Toward Increasing Rainwater Use in the 21st Century

By Dr. Shelly Rodrigo, PhD
September 27, 2011

The International Decade for Action ‘Water for Life’ began in 2005 and ends in 2015. Water plays an important part in human life and three Millennium Development Goals (MDG) for 2015 have been established:

  • to reduce by half the proportion of people without access to safe drinking water by 2015;
  • to stop unsustainable exploitation of water resources;
  • to develop integrated water resource management and water efficiency plans; and
  • to halve the proportion of people who do not have access to basic sanitation (UN Water, 2009).

The success of the MDGs are in jeopardy since many countries still suffer the pains of water scarcity, with drought ravaging the African continent and, closer to home, water shortages are experienced in parts of the Caribbean.

Rainwater has a long history of use in the Caribbean, however with the advent of regulated mains water supplies, usage decreased in urban areas. In rural areas and areas where squatting occurred, rainwater is still being collected and used as the main domestic water source. Historically until the 20th century, rainwater was one of the main supplies used domestically especially in developing countries. Over the past few years there has been a movement toward the re-uptake of rainwater as a domestic water source; however there are many obstacles to its use, either from the public or health and water authorities. The main argument by detractors is that rainwater does not represent a safe supply and hence there may be a potential health risk over a lifetime of consumption. However, the safety of rainwater, especially as a drinking water source, depends on the management and maintenance of the harvesting system.

Rainwater may be used for drinking if good practices are employed in the management and maintenance of the rainwater harvesting systems. In areas where drought is currently occurring and in others where water shortages occur frequently, use of rainwater can reduce the gap between supply and demand for drinking water.  Alternatively where consumers and/or health authorities are not in favor of rainwater for drinking, the water can be used for laundering, bathing, flushing toilets and car washing.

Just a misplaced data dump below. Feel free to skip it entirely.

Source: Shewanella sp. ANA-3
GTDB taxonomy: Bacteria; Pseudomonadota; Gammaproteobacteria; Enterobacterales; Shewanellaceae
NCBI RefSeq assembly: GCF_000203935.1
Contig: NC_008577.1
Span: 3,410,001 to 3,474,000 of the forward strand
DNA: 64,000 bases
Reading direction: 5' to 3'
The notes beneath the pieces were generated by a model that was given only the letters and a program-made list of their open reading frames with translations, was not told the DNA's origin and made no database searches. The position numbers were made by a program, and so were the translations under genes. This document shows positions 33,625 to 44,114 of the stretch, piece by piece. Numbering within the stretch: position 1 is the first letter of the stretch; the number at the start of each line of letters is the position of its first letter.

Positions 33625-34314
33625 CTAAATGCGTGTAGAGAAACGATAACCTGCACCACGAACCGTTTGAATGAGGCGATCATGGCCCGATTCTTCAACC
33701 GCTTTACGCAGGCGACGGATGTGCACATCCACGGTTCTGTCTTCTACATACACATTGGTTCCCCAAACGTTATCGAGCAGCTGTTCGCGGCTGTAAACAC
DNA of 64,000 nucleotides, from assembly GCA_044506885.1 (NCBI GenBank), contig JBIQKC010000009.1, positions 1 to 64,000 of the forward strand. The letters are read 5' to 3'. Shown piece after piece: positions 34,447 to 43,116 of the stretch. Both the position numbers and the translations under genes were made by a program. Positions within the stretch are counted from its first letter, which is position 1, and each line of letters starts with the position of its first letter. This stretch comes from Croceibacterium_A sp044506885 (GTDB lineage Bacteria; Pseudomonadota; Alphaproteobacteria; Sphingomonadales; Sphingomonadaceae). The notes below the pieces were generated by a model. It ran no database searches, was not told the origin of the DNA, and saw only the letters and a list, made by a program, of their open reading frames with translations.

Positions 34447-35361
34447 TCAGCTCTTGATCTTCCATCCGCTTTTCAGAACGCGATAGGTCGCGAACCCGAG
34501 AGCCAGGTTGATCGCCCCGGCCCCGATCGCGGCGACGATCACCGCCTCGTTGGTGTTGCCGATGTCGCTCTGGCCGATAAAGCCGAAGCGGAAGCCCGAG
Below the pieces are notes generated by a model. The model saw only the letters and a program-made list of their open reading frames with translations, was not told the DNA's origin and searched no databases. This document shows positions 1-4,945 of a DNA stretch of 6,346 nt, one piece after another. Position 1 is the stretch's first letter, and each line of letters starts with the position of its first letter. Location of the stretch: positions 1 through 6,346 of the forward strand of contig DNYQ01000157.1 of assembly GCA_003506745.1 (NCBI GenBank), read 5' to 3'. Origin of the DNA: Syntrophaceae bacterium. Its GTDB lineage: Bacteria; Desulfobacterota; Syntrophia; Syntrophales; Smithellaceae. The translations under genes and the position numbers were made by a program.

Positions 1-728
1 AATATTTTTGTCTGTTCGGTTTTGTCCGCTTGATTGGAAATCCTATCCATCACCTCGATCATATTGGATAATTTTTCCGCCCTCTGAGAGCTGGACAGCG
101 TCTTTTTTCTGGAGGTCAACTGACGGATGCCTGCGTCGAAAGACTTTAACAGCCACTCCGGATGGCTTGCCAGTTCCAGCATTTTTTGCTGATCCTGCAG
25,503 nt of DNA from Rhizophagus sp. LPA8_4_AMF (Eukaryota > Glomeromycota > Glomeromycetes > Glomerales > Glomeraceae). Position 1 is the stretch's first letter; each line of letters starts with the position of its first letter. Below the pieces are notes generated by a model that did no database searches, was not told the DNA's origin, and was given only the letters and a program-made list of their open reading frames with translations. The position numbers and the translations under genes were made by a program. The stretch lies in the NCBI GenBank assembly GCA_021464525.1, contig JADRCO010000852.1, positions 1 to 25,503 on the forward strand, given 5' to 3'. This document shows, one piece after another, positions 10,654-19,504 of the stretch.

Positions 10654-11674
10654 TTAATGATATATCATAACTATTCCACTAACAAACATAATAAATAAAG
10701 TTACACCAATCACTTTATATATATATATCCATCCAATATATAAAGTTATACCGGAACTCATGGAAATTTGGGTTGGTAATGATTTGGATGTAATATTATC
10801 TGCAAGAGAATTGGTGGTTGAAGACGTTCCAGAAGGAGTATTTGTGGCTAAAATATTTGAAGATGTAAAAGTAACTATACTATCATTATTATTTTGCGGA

If you are considering a new dwelling, then you can build a cistern (underground tank) which can be plumbed into the toilet and used for non-drinking purposes. For those with an existing house, buy a poly tank that can collect rainwater. Plumbing this tank into the toilet can reduce the amount of drinking water that is used.

For those interested in collecting rainwater for use when the mains supply is low, you can improve the quality of the water supply by doing the following:

  1. Use of materials that would not leach into the rainwater tanks for the catchment surface, gutters and rainwater tank. The materials generally used today in tank construction include colorbond, zincalume and concrete.
  2. Removal of trees overhanging the catchment surface thus minimizing access to the catchment surface by small animals and birds perching on the overhanging branches.
  3. Installation of gutter guards and screens which limit collection of plant material into the rainwater system.  This has an impact on the solubility of metals such as lead, if plant material is present in the tank, metals become more soluble. Lead can result in chronic or acute damage to the nervous system, cause harmful effects on the kidney, gastrointestinal tract, joints and reproductive system, and problems in the synthesis of hemoglobin.
  4. Use of first flush devices which prevent the first washings from the catchment surface from entering the tank. This action would limit the amount of sediment and the level of chemicals (in the case of chemicals deposited on the catchment surface due to agricultural spraying etc.) and biological contamination in the harvested rainwater.
  5. Collection of rainwater in a secondary tank to allow sedimentation to occur. Sedimentation has been shown to reduce contaminant levels in the soluble phase of the rainwater tank. When a combination of tanks is used, with water being drawn off from the collecting tank, the health risk is minimized.
  6. Installation of filters on the line leading from the tank into the house; or alternatively on the lines leading to the kitchen and bathroom sinks to increase the quality of the rainwater used for drinking.
  7. Removal of sediment build-up every five years. Sediment has been found to contain metal levels, depending on the tank, gutter and catchment materials, comparable with that of industrial waste.

Harvesting rainwater offers a level of protection to the population of a country when water shortages occur due to the limited mains water supply. Harvesting rainwater can also reduce storm water damage in flood-prone areas. This practice of rainwater harvesting has been widely implemented not only in developing countries, but many developed countries are noting the wisdom of the re-introduction of such systems. Construction of new homes should consider designs whereby rainwater systems can be used as a water source. For those in the Caribbean region who wish to learn more about rainwater harvesting, a good resource is the “A Handbook on Rainwater Harvesting in the Caribbean” produced by the Caribbean Environmental Health Institute.

References:

UN Water. 2009. International Decade for Action: Water for Life, 2005 – 2015. 2006. Available from: http://www.un.org/waterforlifedecade/background.html.

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